The international group blasted the ‘genocide’ in Gaza where more than 11,000 people have been killed according to the Hamas-run Health Ministry, and slammed ‘Western support and misinformation machines’.
The incident on Sunday came after tens of thousands of people marched through the streets of Amsterdam calling for more action to tackle climate change in a mass protest just 10 days before a national election.
Organisers claimed that 70,000 people took part in the march and called it the biggest climate protest in the Netherlands.
Tens of thousands of participants march for climate and justice from Dam Square to Museumplein, led by Ms Thunberg during the ‘March for Climate and Justice’ in Amsterdam, the Netherlands on November 12, 2023
Demonstrators marched for climate and justice from Dam Square to Museumplein, led by Ms Thunberg during the ‘March for Climate and Justice’ in Amsterdam, the Netherlands on November 12, 2023
Tens of thousands of participants march for climate and justice from Dam Square to Museumplein, Amsterdam, the Netherlands, on November 12, 2023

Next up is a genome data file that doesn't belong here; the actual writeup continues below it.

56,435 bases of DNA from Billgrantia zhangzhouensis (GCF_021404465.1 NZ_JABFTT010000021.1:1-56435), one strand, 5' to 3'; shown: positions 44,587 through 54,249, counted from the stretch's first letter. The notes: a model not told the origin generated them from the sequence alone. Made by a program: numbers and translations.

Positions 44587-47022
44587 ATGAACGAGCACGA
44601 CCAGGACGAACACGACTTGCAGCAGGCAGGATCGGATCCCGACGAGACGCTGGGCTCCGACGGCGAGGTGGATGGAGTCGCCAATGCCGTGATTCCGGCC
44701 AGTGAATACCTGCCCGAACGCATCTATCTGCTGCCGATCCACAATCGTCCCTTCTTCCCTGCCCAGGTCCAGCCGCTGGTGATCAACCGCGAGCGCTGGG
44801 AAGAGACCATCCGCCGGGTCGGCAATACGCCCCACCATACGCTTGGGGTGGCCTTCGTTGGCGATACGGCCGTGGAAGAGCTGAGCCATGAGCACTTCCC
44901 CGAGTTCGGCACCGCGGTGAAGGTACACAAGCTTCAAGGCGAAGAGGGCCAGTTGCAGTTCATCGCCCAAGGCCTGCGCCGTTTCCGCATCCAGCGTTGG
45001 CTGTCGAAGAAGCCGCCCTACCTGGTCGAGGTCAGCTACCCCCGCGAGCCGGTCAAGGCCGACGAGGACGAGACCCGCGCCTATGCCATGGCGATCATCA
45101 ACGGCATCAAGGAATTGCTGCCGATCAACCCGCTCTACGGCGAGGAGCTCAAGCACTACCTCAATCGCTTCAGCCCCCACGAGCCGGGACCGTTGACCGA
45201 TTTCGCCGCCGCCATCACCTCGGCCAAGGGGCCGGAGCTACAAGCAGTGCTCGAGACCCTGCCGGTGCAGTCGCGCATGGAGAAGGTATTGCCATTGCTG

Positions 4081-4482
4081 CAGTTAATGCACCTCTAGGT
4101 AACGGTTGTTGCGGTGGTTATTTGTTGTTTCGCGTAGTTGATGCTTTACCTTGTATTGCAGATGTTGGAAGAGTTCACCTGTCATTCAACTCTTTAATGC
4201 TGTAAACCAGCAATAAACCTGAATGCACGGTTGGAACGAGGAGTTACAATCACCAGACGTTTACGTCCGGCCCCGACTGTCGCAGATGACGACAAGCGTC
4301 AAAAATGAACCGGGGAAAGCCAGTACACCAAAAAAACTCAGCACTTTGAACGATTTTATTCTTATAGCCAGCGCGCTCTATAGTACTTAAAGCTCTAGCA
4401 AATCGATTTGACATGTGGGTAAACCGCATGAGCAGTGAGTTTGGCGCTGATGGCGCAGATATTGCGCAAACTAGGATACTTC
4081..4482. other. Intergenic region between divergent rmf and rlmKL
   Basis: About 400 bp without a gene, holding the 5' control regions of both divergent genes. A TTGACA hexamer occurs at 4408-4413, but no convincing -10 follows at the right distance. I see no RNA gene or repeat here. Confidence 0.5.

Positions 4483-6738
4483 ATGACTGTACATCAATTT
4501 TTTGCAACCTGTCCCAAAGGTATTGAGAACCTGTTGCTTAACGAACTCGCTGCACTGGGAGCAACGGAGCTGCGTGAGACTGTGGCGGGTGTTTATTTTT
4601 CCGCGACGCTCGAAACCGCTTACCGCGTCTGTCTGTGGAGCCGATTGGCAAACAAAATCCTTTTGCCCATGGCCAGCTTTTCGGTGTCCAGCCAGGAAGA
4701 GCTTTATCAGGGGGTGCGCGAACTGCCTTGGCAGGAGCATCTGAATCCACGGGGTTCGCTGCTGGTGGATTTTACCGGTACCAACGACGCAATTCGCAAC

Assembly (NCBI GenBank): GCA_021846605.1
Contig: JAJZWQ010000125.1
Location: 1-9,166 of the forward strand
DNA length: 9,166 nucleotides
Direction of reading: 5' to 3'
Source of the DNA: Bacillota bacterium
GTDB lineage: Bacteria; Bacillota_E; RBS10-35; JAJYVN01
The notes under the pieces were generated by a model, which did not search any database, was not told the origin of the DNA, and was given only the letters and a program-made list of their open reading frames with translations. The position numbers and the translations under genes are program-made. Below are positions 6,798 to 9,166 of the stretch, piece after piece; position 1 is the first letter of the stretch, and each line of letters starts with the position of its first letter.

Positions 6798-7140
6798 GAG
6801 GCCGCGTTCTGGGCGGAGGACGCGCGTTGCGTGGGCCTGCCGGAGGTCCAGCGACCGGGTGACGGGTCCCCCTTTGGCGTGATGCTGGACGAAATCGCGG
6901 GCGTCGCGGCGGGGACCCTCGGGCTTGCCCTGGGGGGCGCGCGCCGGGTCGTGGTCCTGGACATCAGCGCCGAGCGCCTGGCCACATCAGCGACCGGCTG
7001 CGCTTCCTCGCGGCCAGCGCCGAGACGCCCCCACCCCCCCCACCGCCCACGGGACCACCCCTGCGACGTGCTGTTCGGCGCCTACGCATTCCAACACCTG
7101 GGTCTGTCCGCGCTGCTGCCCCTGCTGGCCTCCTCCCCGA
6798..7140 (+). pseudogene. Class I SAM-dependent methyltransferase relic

Carrying placards reading: ‘Our house is on fire’, ‘In 2050: Daddy, what are trees?’, and ‘Climate Justice Now,’ demonstrators packed into Amsterdam’s central square and set off through the streets.
Ms Thunberg was among those walking through the historic heart of the Dutch capital.
Political leaders including former European Union climate chief Frans Timmermans, who now leads a centre-left, two-party bloc in the election campaign, later addressed the crowd in a square behind the landmark Rijksmuseum.
‘We live in a time of crises, all of which are the result of the political choices that have been made. It has to be done and it can be done differently,’ the organiser, the Climate Crisis Coalition, said in a statement.
While the coalition included the Fridays for Future youth movement, protesters were all ages and included a large contingent of medics in white coats carrying a banner emblazoned with the text: ‘Climate crisis = health crisis’.
‘I am a paediatrician. I’m here standing up for the rights of children,’ said Laura Sonneveld. ‘Children are the first to be affected by climate change.’
Tackling climate change is one of the key policy areas for political parties contesting the November 22 general election.
‘It is time for us to protest about government decisions,’ said Margje Weijs, a Spanish teacher and youth coach. ‘I hope this influences the election.’